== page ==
Fig. 2. Comparison of Saussure’s semiology and Peirce’s semiotic (after Singer 1978).

PEIRCE AND SEMIOTIC ANTHROPOLOGY In the past twenty years, semiotic anthropology has been transformed by approaches that have moved beyond Saussure to explore the work of the American philosopher and semiotician Charles Sanders Peirce (1839– 14). Intending his semiotic to be a theory of knowledge, Peirce wrote that ‘all reasoning is an interpretation of signs of some kind’ (Peirce 1998:4). This is a much broader claim for semiotics that that made by Saussure whose semiology was deŽ ned as the study of the life of signs within society (Saussure 1983 (1915):15). The beginnings of a Peirce-based semiotic anthropology date to 1976, when Milton Singer delivered a paper at the Center for Language and Semiotic Studies at Indiana University entitled ‘For a Semiotic Anthropology’ (Singer 1978) and Michael Silverstein published an important article on analyzing language called ‘Shifters, Linguistic Categories, and Cultural Description’ (Silverstein 1976). In Singer’s paper, one of the most important contributions is the systematic com-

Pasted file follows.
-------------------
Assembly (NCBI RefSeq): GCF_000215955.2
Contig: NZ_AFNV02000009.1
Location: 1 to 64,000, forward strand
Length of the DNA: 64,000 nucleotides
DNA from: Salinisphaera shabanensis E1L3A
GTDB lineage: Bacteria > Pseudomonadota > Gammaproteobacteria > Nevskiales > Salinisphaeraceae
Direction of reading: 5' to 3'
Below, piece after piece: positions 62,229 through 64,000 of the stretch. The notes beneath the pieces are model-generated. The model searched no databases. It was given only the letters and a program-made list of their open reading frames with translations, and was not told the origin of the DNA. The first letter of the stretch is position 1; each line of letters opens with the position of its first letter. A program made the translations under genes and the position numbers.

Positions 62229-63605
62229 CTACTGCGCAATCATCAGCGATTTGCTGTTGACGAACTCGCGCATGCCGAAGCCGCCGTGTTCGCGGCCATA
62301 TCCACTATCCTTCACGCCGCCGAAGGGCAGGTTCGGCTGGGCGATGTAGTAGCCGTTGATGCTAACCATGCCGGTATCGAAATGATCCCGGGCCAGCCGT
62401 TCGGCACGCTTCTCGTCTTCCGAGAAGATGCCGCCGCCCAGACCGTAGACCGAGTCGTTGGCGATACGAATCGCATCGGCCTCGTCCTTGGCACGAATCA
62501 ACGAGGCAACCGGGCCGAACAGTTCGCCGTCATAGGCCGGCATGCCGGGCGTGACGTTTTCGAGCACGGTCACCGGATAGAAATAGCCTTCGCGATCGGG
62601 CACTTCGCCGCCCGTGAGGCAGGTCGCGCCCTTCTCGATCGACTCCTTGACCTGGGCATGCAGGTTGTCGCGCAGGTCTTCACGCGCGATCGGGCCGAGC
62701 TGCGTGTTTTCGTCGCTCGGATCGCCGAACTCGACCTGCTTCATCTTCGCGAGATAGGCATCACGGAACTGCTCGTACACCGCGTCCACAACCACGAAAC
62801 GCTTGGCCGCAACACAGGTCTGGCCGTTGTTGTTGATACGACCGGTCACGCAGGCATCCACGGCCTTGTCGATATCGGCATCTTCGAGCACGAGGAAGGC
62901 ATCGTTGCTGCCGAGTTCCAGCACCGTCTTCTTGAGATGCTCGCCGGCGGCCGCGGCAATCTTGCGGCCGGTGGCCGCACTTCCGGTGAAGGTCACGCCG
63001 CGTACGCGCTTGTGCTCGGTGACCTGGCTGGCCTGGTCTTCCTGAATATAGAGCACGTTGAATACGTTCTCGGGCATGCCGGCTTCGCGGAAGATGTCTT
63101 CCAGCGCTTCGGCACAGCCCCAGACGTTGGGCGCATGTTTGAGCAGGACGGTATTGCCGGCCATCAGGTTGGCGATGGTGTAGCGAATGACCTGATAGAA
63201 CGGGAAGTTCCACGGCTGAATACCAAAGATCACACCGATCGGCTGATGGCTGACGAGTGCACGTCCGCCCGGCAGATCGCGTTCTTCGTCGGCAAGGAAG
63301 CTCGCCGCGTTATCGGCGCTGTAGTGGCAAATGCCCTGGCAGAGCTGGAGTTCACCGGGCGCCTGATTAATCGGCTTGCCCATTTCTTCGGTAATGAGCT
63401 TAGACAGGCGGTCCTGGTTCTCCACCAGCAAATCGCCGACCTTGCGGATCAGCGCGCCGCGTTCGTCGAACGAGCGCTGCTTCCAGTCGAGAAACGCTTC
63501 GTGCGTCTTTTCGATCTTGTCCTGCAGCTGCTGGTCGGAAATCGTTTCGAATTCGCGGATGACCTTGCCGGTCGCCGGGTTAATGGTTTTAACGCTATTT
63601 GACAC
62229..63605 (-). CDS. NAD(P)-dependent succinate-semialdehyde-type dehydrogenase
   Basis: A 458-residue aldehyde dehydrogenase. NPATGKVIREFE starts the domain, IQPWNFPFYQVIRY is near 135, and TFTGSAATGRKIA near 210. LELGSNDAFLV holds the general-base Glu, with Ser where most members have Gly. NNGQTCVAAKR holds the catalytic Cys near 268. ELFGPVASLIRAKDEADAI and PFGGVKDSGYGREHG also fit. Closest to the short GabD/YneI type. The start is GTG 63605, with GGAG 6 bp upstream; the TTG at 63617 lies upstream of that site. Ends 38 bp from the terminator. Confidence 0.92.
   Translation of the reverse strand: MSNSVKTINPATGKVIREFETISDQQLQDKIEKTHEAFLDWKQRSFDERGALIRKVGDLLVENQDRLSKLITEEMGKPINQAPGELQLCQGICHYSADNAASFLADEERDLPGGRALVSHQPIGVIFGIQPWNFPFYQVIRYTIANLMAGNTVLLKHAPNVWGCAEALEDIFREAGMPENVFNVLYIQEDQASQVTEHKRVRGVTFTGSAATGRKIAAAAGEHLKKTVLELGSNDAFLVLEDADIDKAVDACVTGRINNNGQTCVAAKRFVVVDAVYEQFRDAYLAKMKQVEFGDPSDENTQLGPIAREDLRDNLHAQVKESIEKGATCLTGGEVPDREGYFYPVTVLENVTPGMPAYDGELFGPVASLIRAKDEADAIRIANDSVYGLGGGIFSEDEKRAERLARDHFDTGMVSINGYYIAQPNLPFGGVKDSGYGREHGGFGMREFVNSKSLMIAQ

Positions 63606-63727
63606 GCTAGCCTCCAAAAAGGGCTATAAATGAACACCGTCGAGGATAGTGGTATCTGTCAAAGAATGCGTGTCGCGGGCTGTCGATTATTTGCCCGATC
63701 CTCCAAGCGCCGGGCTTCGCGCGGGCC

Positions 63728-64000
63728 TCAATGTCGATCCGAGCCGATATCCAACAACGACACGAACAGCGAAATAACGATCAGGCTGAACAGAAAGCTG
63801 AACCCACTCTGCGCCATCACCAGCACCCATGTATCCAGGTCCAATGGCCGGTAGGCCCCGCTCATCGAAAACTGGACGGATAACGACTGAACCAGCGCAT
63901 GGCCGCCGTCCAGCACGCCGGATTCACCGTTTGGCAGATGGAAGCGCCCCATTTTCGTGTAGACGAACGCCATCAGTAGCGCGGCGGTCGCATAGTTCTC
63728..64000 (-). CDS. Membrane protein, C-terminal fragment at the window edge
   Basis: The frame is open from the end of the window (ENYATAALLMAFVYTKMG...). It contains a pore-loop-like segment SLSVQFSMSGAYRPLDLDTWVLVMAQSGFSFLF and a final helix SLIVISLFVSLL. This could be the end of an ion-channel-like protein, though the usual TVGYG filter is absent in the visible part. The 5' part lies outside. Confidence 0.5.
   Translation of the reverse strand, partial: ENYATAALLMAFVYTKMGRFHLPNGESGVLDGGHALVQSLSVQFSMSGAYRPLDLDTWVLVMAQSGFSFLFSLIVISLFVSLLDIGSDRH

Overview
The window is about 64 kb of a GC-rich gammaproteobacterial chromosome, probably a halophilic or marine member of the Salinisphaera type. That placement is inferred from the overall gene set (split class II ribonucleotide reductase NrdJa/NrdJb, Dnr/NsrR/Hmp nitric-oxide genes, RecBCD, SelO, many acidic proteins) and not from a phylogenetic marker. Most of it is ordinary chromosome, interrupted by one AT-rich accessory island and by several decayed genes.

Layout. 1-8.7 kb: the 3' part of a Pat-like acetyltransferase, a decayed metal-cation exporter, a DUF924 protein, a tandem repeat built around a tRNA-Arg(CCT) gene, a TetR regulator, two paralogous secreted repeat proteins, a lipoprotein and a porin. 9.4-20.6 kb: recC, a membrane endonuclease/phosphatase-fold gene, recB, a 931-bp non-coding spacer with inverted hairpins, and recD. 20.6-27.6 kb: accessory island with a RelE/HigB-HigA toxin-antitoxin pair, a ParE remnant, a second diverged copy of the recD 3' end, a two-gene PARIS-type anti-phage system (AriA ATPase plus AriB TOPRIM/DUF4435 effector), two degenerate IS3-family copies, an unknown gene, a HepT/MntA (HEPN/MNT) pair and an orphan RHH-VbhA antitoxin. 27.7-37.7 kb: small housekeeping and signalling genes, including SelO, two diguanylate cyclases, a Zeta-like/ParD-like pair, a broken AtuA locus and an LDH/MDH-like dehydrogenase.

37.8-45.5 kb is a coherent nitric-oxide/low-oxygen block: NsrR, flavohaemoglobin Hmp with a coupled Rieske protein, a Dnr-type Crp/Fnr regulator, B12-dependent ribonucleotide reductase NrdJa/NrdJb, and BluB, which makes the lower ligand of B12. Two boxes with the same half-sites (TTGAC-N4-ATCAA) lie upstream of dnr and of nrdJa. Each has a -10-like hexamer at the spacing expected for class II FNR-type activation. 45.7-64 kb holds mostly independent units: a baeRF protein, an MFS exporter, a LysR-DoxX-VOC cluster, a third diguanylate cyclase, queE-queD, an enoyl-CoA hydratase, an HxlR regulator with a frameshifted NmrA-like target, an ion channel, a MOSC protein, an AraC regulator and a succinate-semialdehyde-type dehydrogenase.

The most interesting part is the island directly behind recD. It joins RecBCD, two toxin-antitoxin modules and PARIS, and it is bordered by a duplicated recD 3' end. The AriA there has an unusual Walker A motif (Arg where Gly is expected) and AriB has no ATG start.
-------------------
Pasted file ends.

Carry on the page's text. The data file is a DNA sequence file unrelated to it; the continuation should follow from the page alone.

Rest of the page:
parison of the Peircean and Saussurean approaches (Fig. 2). Singer (1978: 213ff, and table 1) shows that although these approaches share the same goals (a general theory of signs), they differ signiŽ cantly with respect to their subject matter, their speciŽ c concepts and laws, and their epistemology and ontology. For example, the subject matter of the semiological (Saussurean) approach is natural language, literature, legends and myths while the subject matter of the semiotic (Peircean) approach is logic, mathematics and the sciences. In terms of the sign, the semiological approach observes a dyadic relationship (signiŽ ed–signiŽ er) while the semiotic approach recognizes a triadic one (Sign, Object, Interpretant). For the semiological approach, signs are arbitrary, however for the semiotic approach they include icons and indices (signs that have non-arbitrary relations to their referents). Semiological approaches regard the existence of objects to be determined by linguistic relations while semiotic approaches argue that signs presuppose prior existence. Finally, the actor/speaker is assumed, but not included, in semiological analysis; however, in a semiotic analysis the